Groupements de developpement agricole

The “agricultural development groups” (Groupements de developpement agricole, GDA)2 are today the main formal mechanisms for user participation in water management in Tunisia, but they are involved only in the supply and management of drinking water systems in rural areas. The GDAs are responsible for water quality and conservation, and they have a management contract with the government.

However, the GDAs often face serious financial difficulties - their revenues and their recovery rates are relatively low - as well as management problems, as they rely primarily on volunteers who do not always have the required skills to make repairs to the networks or to handle complex accounting matters (World Bank, 2005). Moreover, they have few available tools for dealing with customer complaints or communicating with rural people about their expectations. The province of Taroudant in Morocco (Box 2.4) illustrates the positive impact of greater local involvement at the different stages of a water project, particularly when it comes to social acceptance and payment of bills.

Making the GDAs more professional by strengthening their technical and administrative skills is a first step toward ensuring effective stakeholder participation, and this holds as well for projects involving the private sector in rural areas. Training workshops could be organised on priority topics such as maintenance of water networks so as to avoid breaks that disrupt service delivery. This will also require better horizontal co-ordination among the GDAs. Sharing experience and transferring knowledge among peers are useful tools for learning from past mistakes and for reproducing good practices on a larger scale. An annual meeting of the GDAs could be considered, or even the creation of a national association of GDAs, with a view to compiling experience and providing feedback, conveying regional concerns to the central level, and playing a representative role with government bodies in the decision-making process. The National Association of Water and Sanitation Service Providers (ANEAS) in Mexico illustrates how a federation of this kind can add value by disseminating know-how and knowledge and drawing lessons from the experience of sister organisations.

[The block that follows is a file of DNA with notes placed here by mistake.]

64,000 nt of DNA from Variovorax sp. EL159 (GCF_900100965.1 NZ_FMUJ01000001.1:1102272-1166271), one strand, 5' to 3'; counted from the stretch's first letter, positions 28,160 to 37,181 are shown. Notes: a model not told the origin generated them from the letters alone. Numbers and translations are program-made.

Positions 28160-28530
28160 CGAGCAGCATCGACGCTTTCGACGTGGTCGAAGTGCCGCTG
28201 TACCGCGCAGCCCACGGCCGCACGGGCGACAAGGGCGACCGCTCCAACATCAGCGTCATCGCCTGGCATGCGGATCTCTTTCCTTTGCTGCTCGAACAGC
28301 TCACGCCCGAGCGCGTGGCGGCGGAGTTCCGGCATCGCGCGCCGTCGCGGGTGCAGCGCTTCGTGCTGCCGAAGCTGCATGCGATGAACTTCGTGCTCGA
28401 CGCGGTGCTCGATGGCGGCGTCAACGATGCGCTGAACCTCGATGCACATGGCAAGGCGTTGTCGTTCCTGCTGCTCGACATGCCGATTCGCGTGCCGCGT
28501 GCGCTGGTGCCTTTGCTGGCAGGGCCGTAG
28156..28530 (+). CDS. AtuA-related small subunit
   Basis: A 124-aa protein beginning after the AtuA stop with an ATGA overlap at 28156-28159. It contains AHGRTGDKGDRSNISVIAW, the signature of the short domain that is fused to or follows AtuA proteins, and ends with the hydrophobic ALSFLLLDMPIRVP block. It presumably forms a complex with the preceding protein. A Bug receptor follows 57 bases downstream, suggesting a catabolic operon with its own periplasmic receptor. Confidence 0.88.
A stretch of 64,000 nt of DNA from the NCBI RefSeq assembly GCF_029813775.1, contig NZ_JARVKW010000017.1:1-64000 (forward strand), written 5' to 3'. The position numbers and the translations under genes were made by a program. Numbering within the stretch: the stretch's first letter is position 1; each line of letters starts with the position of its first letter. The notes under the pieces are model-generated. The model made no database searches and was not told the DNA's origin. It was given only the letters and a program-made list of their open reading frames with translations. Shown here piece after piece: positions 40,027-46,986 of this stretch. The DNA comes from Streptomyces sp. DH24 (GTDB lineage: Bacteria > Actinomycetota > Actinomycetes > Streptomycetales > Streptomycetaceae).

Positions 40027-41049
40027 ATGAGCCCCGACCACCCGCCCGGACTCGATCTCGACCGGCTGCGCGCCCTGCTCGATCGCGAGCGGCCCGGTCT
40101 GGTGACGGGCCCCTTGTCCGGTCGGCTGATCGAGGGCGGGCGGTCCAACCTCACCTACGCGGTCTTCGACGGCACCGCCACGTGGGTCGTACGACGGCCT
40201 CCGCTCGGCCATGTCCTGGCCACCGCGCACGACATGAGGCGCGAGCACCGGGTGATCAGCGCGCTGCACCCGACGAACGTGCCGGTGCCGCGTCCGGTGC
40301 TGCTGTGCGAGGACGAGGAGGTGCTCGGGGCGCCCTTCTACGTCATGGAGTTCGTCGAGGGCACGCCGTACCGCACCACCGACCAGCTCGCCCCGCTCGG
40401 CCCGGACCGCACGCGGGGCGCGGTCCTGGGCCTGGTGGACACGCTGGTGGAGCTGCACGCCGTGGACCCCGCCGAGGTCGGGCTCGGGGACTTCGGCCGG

Box 2.4. User participation in drinking water supply:

The province of Taroudant in Morocco

The rural collective water supply programme (PAGER) was launched in 1995 to expand access to drinking water in the countryside. In all, 74 water supply systems were constructed between 2002 and 2008 in the province of Taroudant, in southern Morocco, serving a population of 86 000.

The conditions set for the construction of these systems included management by a users' association, application of water tariffs that cover management and maintenance costs, as well as a 5% financial participation by users in the investment costs. Consulting firms worked with the communities to create users' associations, whose members were elected at a general meeting. Under the supervision of the consultants, technical studies were performed and validated by the local population at each phase of the project. It was only after this validation process that people made their financial contribution.

The consultants provided training to the users' associations during project construction, and then offered ongoing coaching during the initial years of operation. The users established their own pricing structure, based on a dual tariff that involved a fixed charge and a volume-related charge, covering in principle all fixed costs, including renewal of the electromechanical equipment, as well as the variable costs.

In 2008, 99% of users were paying their bills, even though the price per cubic meter was higher than in the cities. The average bill was 45 dirhams (EUR 4.5) per month per connection in 2008. The maintenance and replacement funds created by the users’ associations had a total available balance of 7.3 million dirhams in 2008, or 150% of annual outlays. Distribution losses averaged 13%.

Source: Office National de l’Eau Potable(2009), “Programme d’approvisionnement en eau potable des populations rurales dans la province de Taroudant et de Tisnit”, Rapport d’exploitation des SAEP, 2008, KfW, IGIP/Beller.

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